I began my PhD at Cardiff University in 2010 by considering how audiences decode gender in specific cult television programmes and rewrite their understandings of it into fanfiction. Through the course of the research for my literature review I started looking at different aspects of fandom, including non-fandom and anti-fandom, and have written multiples journal papers and book chapters on anti-fandom.
After a somewhat circuitous route, I'm now pursuing my PhD by prior publication. Titled Fandom Is Beautiful (Except When it Isn’t): Hate, Dislike and Toxicity Online the PhD collects a range of articles and chapters I’ve published on anti-fandom and toxic fandom and demonstrates how my work in these areas has made an original contribution to the field.
My research interests are many and varied, and include (but are not limited to) participatory culture, gender, transformative works, fandom, cult television, anti-fandom and fan/producer relationships. At the moment I'm focusing on dislike, hatred and anti-fandom, with papers forthcoming on dark fandom, QAnon and The X-Files' latest season.
I’m a founding board member of the Fan Studies Network, social media coordinator for the SCMS Fan and Audience Studies SIG and on the editorial board of the Journal of Fandom Studies and Transformative Works and Cultures.
Recent publications include:
“The Walking Dead Family is a real thing, not just a hashtag”: Experiencing Fan Tourism and Transmediality in Woodbury, Atlanta. Jomec Journal (Invited paper for special issue on Transmedia Tourism)
“Jafar Wars: Fan Created Paratexts in Alderaan Places,” in Proctor, W. and McCulloch, R. (Eds) Disney’s Star Wars: Forces of Participation and Reception. University of Iowa Press.
““If even one person gets hurt because of those books, that’s too many.” Fifty Shades anti-fandom, lived experience and the role of the subcultural gatekeeper” in Click, M. (Ed) Dislike, Hate and Anti-Fandom in the Digital Age. New York University Press.
“Stop moaning. I gave you my email. Give me a solution”: Walker Stalker Con, fantagonism and fanagement on social media. Participations: International Journal of Audience and Reception Studies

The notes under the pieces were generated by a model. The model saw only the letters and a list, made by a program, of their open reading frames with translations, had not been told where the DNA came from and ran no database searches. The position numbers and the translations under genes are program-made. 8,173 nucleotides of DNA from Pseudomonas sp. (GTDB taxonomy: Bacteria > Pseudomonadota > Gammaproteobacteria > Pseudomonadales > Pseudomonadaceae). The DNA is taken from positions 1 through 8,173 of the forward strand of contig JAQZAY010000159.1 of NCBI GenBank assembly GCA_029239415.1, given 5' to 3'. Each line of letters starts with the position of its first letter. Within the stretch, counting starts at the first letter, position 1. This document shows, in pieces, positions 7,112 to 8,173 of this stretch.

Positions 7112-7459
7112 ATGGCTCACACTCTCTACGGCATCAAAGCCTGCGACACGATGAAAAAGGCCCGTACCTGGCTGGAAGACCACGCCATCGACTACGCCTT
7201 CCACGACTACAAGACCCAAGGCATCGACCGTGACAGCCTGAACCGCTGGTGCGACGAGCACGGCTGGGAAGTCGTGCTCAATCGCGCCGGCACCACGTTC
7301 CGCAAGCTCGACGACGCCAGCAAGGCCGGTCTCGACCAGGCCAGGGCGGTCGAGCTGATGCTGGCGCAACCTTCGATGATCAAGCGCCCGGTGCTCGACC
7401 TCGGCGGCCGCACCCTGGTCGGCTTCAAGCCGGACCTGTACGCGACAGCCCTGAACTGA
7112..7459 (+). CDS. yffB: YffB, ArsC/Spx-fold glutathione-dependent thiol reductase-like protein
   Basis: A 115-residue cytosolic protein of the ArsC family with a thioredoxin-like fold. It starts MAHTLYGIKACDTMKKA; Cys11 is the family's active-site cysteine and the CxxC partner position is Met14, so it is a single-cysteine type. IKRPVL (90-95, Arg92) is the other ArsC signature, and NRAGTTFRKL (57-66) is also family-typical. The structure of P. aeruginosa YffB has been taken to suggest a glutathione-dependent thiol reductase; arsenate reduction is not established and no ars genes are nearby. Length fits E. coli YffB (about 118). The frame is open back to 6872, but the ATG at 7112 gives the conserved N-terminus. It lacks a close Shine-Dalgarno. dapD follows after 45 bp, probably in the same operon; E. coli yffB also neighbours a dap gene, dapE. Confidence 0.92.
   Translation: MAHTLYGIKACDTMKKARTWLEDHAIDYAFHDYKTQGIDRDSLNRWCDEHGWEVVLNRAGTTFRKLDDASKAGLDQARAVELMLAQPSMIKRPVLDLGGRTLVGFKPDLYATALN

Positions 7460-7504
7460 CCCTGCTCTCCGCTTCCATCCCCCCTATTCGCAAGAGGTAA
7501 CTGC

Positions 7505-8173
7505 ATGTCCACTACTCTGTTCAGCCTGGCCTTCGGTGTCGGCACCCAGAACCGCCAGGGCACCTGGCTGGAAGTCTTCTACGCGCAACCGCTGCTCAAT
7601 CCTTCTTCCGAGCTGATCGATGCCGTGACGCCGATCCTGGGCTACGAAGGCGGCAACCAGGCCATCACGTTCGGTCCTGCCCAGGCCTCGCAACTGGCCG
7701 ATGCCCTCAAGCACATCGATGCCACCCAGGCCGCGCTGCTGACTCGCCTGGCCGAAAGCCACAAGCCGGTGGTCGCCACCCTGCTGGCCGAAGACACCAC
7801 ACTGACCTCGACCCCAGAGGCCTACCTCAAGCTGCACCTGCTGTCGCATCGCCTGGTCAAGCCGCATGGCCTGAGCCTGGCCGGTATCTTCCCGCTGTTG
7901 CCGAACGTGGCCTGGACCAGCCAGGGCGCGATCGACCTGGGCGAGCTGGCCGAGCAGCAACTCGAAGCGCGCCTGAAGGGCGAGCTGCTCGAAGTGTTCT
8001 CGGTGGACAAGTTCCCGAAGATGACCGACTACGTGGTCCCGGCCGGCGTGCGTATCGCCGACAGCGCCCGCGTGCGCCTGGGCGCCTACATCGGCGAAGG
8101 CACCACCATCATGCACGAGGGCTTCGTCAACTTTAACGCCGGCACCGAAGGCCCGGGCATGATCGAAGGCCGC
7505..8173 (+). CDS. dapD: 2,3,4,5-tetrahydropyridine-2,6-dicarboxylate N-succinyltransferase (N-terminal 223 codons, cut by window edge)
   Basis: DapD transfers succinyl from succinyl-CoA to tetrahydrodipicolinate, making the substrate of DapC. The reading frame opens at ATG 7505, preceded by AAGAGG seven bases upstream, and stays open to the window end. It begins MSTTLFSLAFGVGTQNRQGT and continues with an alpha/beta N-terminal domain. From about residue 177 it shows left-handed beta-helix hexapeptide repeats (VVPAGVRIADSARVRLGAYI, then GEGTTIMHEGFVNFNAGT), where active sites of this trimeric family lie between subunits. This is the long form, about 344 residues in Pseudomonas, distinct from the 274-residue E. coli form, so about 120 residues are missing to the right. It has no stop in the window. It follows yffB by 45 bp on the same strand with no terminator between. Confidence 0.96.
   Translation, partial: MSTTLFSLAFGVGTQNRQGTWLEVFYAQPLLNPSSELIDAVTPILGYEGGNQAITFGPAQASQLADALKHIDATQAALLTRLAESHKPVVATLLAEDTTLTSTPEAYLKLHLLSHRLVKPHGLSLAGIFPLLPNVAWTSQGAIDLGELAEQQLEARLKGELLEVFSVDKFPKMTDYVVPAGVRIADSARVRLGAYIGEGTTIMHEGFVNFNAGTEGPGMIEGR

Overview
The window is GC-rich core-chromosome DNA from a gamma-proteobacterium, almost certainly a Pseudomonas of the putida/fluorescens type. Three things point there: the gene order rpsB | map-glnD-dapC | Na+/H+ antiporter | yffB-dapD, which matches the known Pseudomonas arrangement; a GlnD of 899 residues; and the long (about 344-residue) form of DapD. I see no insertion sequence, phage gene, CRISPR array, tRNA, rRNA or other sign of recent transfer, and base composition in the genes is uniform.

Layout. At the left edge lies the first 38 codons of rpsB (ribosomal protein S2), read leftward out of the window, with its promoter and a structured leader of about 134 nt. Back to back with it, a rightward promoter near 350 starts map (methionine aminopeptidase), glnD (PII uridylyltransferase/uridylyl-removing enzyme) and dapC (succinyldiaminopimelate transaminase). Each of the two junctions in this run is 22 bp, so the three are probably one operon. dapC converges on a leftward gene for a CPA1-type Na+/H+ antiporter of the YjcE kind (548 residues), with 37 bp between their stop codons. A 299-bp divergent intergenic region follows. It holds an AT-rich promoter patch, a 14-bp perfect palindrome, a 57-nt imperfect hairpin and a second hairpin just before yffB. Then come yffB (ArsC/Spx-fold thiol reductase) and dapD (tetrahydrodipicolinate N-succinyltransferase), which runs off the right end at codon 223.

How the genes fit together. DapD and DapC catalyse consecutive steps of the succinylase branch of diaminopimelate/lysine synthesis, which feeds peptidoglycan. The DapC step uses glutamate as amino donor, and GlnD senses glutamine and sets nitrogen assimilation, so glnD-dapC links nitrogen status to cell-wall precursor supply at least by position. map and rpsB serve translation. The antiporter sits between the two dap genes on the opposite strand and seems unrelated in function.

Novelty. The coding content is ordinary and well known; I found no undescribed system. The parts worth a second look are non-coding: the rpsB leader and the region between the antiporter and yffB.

“#AskELJames, Ghostbusters, and #GamerGate: Digital Dislike and Damage Control” in Booth, P. (Ed) A Companion to Fandom and Fan Studies. Wiley-Blackwell.
““My Music Was on Shuffle, One of Their Songs Came On and I Had to Hit Next…”: Navigating Grief and Disgust in Lostprophets Fandom,” in Williams, R. (ed.) After The End: Transitions, Endings, and Resurrections in Fandom, University of Iowa Press.
““Are you ready for this?” “I don’t know if there’s a choice.” Cult reboots, The X-Files revival, and fannish expectations” in Click, M. and Scott, S. (Eds) The Routledge Companion to Media Fandom. Routledge.
‘When there’s blood involved, a line been crossed’: Spike/Eric slash and the fascinations of the crossover text. Journal of Horror Studies vol. 8, issue 2.
Jones, B. “‘I hate Beyoncé and I don’t care who knows it’: Towards an ethics of studying anti-fandom”. Journal of Fandom Studies, vol. 4, no. 3.
“Crowdfunding independence: British cinema and digital production/distribution platforms” in Hunter, I., Smith, J. and Porter, L. (Eds) The Routledge Companion to British Cinema History. Routledge. With Bertha Chin.
“Love Me For A Reason: An Auto-ethnographic Account of Boyzone Fandom.” New Directions in Music Fan Studies, special issue of iaspm@journal. Vol 6, no. 1. With SImone Driessen.